Martin Howe:

The Sunday Telegraph - - Front Page - By Martin Howe QC Martin Howe is a QC fo­cused on EU law and chair­man of Lawyers for Bri­tain

The ex­ist­ing con­fus­ing December 2017 text about the “back­stop” is not legally bind­ing. We still have a brief, golden op­por­tu­nity to walk away from this mess.

Trade treaties nor­mally con­tain clauses which al­low ei­ther party to with­draw on no­tice. I can’t think of a sin­gle ex­ist­ing trade treaty which does not con­tain such a no­tice clause. So what the EU is cur­rently ask­ing for – a clause which would al­low the UK to ter­mi­nate the back­stop only if it is re­placed by a sub­se­quent agree­ment with the EU – is wholly ex­cep­tional in in­ter­na­tional treaty prac­tice. This would lock the UK into a re­la­tion­ship with the EU which the UK could not es­cape with­out the EU’s per­mis­sion.

In­stead of press­ing for a sim­ple clause which gives the UK the right to with­draw from the back­stop on no­tice, the Govern­ment is con­tem­plat­ing a clause un­der which the UK’s right to with­draw is de­pen­dent upon sat­is­fy­ing a ‘joint re­view mech­a­nism’ or ar­bi­tral body. It is vir­tu­ally un­heard of in in­ter­na­tional treaty re­la­tions for states to agree to be bound by de­ci­sions of tri­bunals which are not strictly neu­tral.

Typ­i­cally, an in­ter­na­tional ar­bi­tra­tion panel will con­sist of an ar­bi­tra­tor ap­pointed by each party and a neu­tral chair­man. How­ever, the Che­quers White Pa­per has pro­posed an ar­bi­tra­tion process mod­elled on Ukraine’s hu­mil­i­at­ing deal with the EU un­der which the ar­bi­tra­tion panel is obliged to re­fer is­sues of EU law to the ECJ and is bound by its de­ci­sion.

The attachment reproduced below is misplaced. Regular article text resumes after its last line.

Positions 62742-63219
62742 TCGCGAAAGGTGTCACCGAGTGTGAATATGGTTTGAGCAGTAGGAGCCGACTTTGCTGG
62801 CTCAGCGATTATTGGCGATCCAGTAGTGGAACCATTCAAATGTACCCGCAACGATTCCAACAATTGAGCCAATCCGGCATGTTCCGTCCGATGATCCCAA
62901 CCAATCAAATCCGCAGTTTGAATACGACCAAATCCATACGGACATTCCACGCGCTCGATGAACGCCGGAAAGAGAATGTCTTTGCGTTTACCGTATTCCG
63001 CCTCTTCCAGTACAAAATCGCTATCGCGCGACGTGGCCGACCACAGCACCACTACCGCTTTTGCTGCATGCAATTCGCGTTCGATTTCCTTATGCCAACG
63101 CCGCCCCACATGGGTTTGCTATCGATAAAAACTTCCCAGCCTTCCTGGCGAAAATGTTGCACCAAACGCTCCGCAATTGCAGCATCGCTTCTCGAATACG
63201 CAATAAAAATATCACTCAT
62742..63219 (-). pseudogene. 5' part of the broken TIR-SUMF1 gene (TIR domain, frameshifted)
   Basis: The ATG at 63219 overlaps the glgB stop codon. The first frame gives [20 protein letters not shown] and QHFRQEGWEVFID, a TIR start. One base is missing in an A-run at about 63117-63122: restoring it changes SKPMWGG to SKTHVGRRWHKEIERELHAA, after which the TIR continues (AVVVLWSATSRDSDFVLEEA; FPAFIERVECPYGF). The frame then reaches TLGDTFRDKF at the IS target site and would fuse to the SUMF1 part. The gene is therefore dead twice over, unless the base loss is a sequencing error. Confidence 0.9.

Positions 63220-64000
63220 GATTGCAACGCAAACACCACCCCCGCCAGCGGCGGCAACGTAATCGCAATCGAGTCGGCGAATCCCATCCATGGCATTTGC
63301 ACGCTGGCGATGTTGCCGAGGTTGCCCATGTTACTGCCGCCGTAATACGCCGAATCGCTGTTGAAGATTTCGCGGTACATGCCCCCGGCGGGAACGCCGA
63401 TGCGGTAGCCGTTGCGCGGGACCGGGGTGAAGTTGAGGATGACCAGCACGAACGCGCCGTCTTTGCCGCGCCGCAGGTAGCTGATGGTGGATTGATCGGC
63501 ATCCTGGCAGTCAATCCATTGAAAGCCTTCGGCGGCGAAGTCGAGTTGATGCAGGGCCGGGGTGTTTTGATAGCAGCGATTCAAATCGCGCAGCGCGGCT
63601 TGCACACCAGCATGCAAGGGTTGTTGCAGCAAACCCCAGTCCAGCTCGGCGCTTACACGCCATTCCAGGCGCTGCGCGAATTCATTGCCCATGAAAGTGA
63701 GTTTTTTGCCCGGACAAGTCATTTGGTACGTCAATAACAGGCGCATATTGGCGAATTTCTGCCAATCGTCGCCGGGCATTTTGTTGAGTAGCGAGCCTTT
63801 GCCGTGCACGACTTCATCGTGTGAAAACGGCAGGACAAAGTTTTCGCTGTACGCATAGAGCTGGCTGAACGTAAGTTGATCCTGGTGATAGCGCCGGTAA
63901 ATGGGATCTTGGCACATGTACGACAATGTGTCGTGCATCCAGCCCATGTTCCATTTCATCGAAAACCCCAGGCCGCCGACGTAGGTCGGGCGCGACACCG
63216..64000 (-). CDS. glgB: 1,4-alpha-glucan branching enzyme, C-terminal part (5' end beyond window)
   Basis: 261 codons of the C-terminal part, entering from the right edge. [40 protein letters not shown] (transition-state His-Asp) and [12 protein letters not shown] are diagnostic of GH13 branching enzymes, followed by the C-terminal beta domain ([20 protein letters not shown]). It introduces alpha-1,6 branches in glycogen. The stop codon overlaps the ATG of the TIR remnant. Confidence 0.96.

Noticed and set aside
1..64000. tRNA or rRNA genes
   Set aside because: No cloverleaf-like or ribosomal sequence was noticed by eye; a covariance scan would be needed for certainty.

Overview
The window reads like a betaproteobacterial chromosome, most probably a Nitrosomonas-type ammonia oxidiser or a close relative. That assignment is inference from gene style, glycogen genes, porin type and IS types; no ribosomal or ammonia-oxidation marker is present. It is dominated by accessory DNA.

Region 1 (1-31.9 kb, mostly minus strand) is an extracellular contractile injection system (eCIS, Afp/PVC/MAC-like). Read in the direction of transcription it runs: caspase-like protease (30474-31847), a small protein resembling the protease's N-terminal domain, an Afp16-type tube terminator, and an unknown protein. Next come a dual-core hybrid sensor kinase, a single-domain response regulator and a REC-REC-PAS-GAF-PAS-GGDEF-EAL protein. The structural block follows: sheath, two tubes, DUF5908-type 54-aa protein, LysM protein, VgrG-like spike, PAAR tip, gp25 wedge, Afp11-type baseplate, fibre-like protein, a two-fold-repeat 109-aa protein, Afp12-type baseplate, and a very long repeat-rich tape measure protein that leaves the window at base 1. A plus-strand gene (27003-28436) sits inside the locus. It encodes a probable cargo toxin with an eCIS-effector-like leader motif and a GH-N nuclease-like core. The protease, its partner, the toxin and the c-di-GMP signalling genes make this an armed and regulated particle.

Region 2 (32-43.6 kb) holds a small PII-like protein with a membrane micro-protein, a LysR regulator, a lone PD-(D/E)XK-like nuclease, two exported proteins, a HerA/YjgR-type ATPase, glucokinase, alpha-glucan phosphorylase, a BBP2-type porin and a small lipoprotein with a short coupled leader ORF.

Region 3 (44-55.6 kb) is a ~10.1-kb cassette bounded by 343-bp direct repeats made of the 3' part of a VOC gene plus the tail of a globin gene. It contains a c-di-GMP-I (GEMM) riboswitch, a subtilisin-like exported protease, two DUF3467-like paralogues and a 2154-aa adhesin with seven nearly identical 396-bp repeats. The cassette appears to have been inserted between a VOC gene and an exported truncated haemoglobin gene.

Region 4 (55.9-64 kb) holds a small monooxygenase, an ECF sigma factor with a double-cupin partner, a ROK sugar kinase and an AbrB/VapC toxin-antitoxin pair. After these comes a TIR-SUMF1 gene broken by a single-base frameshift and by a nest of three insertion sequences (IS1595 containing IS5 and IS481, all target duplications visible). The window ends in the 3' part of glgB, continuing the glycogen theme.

It would be con­trary to all in­ter­na­tional prac­tice if the ECJ were to be in­volved in this way in an ar­bi­tra­tion which gov­erned whether or not the UK was per­mit­ted to leave the back­stop and re­gain con­trol of our own laws and our ex­ter­nal trade pol­icy. It would also add to the de­lays of an ar­bi­tra­tion.

In­ter­na­tional ar­bi­tra­tions can be in­her­ently com­plex. So a big risk fac­tor to be con­sid­ered by the Cabi­net is the prospect of the UK be­ing locked into the back­stop for a lengthy pe­riod while an ar­bi­tra­tion drags on.

The Fa­cil­i­tated Cus­toms Ar­range­ment (FCA) in the Che­quers White Pa­per aims to en­sure that all goods im­ported into the UK will be sub­ject to the cor­rect EU im­port tar­iff (to be levied by UK cus­toms and paid over to the EU) if they are re-ex­ported into the EU over an open UK/EU bor­der. A dual-tar­iff scheme of this kind has not been tried be­fore any­where in the world.

The UK Govern­ment has ad­mit­ted that it can­not get this new sys­tem work­ing un­til the end of December 2021. It could be much longer. The truth is that the Govern­ment can have no con­fi­dence about when it would have the sys­tem ready and be able to ini­ti­ate the pro­ce­dure for ex­it­ing from the back­stop, let alone how long an ar­bi­tra­tion would take and whether it would suc­ceed.

While the back­stop is in op­er­a­tion, it would be im­pos­si­ble to im­ple­ment free trade agree­ments with non-EU coun­tries be­cause we would not be al­lowed to re­move tar­iffs on their goods. In the­ory we would be free to ne­go­ti­ate such agree­ments, to come into force when the back­stop ends. But if es­cap­ing the back­stop depends on an ar­bi­tra­tion pro­ce­dure we could not tell prospec­tive free trade part­ners when we would be free to im­ple­ment a deal – or whether we would be able to im­ple­ment a deal at all.

So my ad­vice to the Cabi­net is that agree­ing to a back­stop which the UK can only leave if we sat­isfy a re­view mech­a­nism risks drop­ping the UK into a le­gal black hole for a num­ber of years and quite pos­si­bly for longer.

We would be sub­ject to EU con­trol of our tar­iffs and ex­ter­nal trade pol­icy and of wide ar­eas of our in­ter­nal laws, with­out hav­ing any vote on the rules which bind us, and we would be un­able to ne­go­ti­ate trade agree­ments with non-EU coun­tries. My own view is that sign­ing up to this back­stop with this re­view mech­a­nism would be mad, sim­ply mad.

‘We could not tell prospec­tive free trade part­ners when we would be free to im­ple­ment a deal’

The Govern­ment’s ap­proach to a ‘back­stop’ agree­ment is flawed and could leave the UK trapped

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